Merseyside Police seize 'irresponsible' owners' dogs

Clifford Clarke and John Paul Massey
Image caption The operation follows the deaths of Clifford Clarke and John Paul Massey in dog attacks

A total of 47 dogs have been seized and 638 others microchipped in a crackdown on "irresponsible owners".

The dogs were seized after being either suspected of being of a breed banned under the Dangerous Dogs Act or being dangerously out of control in public.

The seizures were part of a six week operation, which has seen Merseyside Police speak to over 3,000 dog owners.

Insp Mark Fallows said the operation was not "about demonising dogs or their owners".

The campaign follows the deaths of Clifford Clarke, 79, in Clubmoor in May and four-year-old John Paul Massey in Wavertree in 2009.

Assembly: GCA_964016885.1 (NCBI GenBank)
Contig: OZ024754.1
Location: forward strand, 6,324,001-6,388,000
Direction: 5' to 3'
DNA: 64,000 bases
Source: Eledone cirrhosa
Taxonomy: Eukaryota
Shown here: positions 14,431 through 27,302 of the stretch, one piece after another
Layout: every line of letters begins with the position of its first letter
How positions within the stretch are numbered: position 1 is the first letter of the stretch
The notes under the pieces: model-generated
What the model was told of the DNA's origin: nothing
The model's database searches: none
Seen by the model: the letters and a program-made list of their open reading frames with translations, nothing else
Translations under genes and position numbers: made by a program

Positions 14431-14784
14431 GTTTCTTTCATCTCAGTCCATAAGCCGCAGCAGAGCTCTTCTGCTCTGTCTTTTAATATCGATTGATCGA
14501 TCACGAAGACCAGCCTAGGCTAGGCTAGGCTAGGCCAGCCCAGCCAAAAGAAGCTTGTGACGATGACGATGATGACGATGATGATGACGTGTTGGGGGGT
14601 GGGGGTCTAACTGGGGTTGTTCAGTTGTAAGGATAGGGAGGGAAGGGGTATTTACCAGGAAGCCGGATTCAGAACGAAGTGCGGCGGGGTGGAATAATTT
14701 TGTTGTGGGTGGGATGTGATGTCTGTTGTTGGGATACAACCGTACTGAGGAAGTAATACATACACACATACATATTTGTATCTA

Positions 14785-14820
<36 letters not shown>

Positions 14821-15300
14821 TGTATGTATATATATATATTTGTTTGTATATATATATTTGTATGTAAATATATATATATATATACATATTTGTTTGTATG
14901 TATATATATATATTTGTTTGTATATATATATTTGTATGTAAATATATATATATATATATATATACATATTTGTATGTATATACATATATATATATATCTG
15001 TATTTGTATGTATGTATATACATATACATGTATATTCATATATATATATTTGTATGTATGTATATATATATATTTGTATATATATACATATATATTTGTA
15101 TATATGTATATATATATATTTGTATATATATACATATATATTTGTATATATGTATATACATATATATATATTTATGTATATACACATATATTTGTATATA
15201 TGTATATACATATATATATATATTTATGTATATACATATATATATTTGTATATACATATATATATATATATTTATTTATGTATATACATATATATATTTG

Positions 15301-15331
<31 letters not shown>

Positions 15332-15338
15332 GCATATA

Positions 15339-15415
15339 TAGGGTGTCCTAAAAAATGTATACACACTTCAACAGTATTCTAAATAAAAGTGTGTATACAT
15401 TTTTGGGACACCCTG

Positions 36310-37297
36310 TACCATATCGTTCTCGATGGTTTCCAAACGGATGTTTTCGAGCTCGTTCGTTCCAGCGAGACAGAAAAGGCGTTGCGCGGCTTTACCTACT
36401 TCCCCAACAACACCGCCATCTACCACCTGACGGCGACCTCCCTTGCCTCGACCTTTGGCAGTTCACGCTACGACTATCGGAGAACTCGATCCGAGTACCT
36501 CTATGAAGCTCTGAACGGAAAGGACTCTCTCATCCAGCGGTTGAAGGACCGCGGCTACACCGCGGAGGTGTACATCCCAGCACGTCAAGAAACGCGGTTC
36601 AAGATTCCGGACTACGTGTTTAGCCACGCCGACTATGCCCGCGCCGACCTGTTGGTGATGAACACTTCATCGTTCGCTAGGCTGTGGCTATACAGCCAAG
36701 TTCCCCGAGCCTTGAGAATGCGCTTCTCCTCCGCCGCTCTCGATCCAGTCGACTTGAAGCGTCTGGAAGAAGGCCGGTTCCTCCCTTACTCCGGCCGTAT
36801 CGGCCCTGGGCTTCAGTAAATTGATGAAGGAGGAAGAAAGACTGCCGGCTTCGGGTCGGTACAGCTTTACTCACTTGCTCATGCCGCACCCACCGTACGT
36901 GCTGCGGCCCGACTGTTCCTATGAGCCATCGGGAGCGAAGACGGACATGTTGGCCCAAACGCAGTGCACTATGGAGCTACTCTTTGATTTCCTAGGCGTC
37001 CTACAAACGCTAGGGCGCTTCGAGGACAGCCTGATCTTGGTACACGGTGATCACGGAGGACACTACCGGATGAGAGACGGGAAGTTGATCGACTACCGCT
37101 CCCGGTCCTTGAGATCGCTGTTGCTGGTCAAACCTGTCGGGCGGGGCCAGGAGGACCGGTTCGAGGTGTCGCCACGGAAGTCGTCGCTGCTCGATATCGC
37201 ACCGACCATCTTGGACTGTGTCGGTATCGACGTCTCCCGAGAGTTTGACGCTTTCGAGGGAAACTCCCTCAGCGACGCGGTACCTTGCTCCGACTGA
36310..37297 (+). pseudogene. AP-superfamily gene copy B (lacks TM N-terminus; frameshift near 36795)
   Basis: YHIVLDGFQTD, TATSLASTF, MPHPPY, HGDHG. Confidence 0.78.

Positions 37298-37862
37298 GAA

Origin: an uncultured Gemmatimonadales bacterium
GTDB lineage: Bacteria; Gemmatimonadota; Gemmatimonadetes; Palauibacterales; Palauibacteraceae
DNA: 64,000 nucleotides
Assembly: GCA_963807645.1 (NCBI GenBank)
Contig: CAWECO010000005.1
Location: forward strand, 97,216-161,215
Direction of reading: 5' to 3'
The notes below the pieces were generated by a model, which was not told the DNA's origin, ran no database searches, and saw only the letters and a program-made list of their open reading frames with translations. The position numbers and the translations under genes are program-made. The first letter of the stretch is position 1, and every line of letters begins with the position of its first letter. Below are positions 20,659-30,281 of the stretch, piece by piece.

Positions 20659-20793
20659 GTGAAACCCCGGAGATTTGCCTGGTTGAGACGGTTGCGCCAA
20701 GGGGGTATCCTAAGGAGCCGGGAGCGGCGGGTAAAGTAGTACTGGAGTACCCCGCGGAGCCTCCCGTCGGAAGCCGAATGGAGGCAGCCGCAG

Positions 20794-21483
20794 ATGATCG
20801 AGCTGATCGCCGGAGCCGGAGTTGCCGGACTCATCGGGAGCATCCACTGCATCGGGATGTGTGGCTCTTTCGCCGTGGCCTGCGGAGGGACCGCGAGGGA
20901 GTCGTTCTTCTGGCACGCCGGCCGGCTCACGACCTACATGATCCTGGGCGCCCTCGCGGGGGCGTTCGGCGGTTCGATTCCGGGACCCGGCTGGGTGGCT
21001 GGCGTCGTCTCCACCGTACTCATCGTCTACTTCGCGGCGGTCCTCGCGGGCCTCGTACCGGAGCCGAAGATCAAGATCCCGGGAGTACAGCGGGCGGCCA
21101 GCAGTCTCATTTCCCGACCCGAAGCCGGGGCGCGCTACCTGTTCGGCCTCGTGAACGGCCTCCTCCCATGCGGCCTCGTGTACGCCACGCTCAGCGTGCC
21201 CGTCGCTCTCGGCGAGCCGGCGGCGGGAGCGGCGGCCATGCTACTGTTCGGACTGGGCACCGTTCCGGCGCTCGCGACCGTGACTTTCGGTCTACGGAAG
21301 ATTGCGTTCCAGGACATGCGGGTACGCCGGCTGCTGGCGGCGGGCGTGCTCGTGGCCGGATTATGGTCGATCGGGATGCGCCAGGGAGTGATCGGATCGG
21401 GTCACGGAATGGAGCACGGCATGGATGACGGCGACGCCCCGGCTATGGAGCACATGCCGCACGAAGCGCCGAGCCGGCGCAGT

'Responsible ownership'

Mr Clarke died after being mauled in his garden by what police described as an "out of control" dog. The dog, a cross of a bull mastiff with "either a Presa Canario or a Bandog" was not of a banned breed.

John Paul was fatally injured by a pit bull terrier at his uncle's home.

The 1991 act and its 1997 amendment bans four specific breeds of dog - the pit bull terrier, Japanese Tosa, Dogo Argentino and Fila Brasileiro - and defines an out of control dog as one which injures someone or makes someone worried that they may be injured.

The deaths, along with that of Jade Anderson in Wigan in March, have prompted calls for a change in the law controlling dog ownership.

The Merseyside Police operation saw officers from the force's dog section and neighbourhood teams, along with other agencies, speak to owners in parks and open spaces across the region.

Along with the seizures and microchipping, the force also handed out 81 neutering vouchers.

Mr Fallows said police wanted to encourage "responsible ownership whatever breed of dog you may have".

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